International Journal of Earth Sciences

, Volume 89, Issue 3, pp 563–568

Changes in the deposition of terrestrial organic matter on the Laptev Sea shelf during the Holocene: evidence from stable carbon isotopes

  • T. Mueller-Lupp
  • H. A. Bauch
  • H. Erlenkeuser
  • J. Hefter
  • H. Kassens
  • J. Thiede
Original Paper

DOI: 10.1007/s005310000128

Cite this article as:
Mueller-Lupp, T., Bauch, H., Erlenkeuser, H. et al. Int J Earth Sci (2000) 89: 563. doi:10.1007/s005310000128

Abstract.

Stable carbon isotope ratios in the organic fraction of surface sediments from the Laptev Sea shelf were analyzed in order to study the modern distribution pattern of terrestrial organic matter. The δ13Corg signature of the surface sediments range from –26.6‰ near the coastal margin to –22.8‰ in the north towards the outer shelf. Characterizing the possible sources of organic matter by their δ13Corg signature reveals that the terrestrial influence reaches further north in the eastern than in the western Laptev Sea. Downcore records of the δ13Corg, measured on three AMS 14C-dated cores from water depths between 46 and 77 m, specify the spatial and temporal changes in the deposition of terrestrial organic matter on the Laptev Sea shelf during the past 12.7 ka. The major depositional changes of terrestrial organic matter occurred between 11 and 7 ka and comprised the main phase of the southward retreat of the coastline and of the river depocenters due to the postglacial sea level rise.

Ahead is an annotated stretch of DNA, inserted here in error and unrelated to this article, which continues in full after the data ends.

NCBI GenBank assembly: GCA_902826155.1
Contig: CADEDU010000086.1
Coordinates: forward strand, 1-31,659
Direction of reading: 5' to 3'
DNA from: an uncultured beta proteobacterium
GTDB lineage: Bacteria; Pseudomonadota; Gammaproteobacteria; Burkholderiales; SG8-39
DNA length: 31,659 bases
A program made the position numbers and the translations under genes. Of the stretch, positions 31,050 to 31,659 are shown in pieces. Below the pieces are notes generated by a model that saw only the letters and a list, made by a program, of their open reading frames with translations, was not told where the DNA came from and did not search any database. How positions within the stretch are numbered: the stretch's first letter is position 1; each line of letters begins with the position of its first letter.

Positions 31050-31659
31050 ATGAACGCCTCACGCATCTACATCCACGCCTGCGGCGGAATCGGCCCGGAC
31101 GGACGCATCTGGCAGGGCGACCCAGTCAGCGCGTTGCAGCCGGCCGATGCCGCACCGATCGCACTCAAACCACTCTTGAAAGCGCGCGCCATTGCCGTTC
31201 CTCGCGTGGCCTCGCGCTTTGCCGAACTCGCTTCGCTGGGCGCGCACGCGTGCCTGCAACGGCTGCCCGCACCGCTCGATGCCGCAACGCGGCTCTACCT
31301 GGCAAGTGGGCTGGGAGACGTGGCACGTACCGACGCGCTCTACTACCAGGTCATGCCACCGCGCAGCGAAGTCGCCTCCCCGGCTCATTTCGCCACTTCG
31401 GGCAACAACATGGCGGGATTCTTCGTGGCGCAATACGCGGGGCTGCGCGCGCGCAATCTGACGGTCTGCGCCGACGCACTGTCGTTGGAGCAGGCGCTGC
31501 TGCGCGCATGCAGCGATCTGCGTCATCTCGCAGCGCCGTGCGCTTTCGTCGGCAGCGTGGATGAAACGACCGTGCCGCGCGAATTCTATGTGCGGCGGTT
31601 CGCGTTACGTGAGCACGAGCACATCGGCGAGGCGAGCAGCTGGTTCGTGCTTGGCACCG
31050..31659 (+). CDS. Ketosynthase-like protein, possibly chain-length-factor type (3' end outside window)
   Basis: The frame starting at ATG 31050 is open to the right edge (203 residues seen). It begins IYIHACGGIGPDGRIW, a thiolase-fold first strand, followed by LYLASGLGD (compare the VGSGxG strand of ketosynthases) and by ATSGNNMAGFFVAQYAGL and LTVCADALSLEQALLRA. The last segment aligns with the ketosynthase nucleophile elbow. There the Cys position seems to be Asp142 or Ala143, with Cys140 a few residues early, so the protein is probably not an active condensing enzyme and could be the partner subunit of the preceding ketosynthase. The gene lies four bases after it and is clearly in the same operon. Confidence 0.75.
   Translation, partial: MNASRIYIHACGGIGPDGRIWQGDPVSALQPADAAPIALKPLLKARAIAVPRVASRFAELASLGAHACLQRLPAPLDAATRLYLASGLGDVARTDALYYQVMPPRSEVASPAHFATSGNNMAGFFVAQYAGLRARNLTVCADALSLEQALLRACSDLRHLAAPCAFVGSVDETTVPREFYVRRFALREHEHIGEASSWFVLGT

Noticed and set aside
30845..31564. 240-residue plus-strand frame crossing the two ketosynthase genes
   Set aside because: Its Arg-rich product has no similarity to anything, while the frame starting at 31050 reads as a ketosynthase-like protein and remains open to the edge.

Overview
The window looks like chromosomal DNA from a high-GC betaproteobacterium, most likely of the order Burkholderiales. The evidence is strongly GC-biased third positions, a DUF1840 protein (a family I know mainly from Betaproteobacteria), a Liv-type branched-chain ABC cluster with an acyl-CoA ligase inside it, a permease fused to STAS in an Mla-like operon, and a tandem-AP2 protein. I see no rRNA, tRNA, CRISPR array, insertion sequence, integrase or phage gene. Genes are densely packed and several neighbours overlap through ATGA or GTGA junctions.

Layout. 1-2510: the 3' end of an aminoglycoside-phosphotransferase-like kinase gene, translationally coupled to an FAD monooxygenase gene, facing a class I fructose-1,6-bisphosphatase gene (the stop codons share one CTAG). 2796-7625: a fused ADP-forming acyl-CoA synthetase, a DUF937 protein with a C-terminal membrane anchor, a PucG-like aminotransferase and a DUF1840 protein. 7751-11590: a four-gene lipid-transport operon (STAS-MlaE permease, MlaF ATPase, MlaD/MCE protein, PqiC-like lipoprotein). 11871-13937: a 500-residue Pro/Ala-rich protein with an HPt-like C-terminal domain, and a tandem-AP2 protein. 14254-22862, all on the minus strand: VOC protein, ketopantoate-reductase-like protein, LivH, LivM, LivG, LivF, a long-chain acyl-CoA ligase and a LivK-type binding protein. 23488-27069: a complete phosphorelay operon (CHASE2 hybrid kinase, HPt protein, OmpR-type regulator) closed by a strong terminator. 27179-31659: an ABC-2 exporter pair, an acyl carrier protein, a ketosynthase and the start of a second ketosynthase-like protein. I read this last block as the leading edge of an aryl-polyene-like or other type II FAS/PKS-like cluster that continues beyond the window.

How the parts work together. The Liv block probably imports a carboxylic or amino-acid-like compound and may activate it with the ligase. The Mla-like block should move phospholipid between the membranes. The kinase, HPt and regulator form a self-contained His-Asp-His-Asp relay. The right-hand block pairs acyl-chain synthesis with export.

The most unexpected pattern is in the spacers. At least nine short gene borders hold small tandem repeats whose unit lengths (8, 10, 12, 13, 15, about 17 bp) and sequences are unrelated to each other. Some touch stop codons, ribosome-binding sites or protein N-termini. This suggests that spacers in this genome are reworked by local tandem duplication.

Stable carbon isotopes Organic carbon Land-shelf interaction Holocene sediments Laptev Sea Siberia 

Copyright information

© Springer-Verlag 2000

Authors and Affiliations

  • T. Mueller-Lupp
    • 1
  • H. A. Bauch
    • 1
  • H. Erlenkeuser
    • 2
  • J. Hefter
    • 3
  • H. Kassens
    • 1
  • J. Thiede
    • 3
  1. 1.GEOMAR, Research Center for Marine Geosciences, Wischhofstrasse 1–3, 24148 Kiel, Germany
  2. 2.Leibniz Laboratory for Radiometric Dating and Stable Isotope Research, Kiel University, 24118 Kiel, Germany
  3. 3.Alfred Wegener Institute for Polar and Marine Research, 27515 Bremerhaven, Germany

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